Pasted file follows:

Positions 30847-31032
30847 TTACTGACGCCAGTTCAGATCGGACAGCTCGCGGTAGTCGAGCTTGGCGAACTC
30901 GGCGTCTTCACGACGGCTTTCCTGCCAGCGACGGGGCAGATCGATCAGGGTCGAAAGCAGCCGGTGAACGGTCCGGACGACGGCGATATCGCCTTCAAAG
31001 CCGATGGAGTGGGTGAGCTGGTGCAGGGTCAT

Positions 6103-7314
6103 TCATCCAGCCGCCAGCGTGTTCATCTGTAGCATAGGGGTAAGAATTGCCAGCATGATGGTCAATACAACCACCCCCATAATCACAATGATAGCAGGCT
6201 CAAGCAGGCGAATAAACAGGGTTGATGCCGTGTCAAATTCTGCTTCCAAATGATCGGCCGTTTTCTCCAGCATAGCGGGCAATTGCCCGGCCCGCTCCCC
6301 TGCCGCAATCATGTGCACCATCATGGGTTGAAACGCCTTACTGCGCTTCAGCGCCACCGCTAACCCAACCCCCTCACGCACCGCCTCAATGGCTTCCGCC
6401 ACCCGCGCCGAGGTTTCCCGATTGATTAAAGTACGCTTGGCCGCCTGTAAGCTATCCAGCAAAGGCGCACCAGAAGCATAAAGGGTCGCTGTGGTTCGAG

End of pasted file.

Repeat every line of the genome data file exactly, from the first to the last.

Positions 30847-31032
30847 TTACTGACGCCAGTTCAGATCGGACAGCTCGCGGTAGTCGAGCTTGGCGAACTC
30901 GGCGTCTTCACGACGGCTTTCCTGCCAGCGACGGGGCAGATCGATCAGGGTCGAAAGCAGCCGGTGAACGGTCCGGACGACGGCGATATCGCCTTCAAAG
31001 CCGATGGAGTGGGTGAGCTGGTGCAGGGTCAT

Positions 6103-7314
6103 TCATCCAGCCGCCAGCGTGTTCATCTGTAGCATAGGGGTAAGAATTGCCAGCATGATGGTCAATACAACCACCCCCATAATCACAATGATAGCAGGCT
6201 CAAGCAGGCGAATAAACAGGGTTGATGCCGTGTCAAATTCTGCTTCCAAATGATCGGCCGTTTTCTCCAGCATAGCGGGCAATTGCCCGGCCCGCTCCCC
6301 TGCCGCAATCATGTGCACCATCATGGGTTGAAACGCCTTACTGCGCTTCAGCGCCACCGCTAACCCAACCCCCTCACGCACCGCCTCAATGGCTTCCGCC
6401 ACCCGCGCCGAGGTTTCCCGATTGATTAAAGTACGCTTGGCCGCCTGTAAGCTATCCAGCAAAGGCGCACCAGAAGCATAAAGGGTCGCTGTGGTTCGAG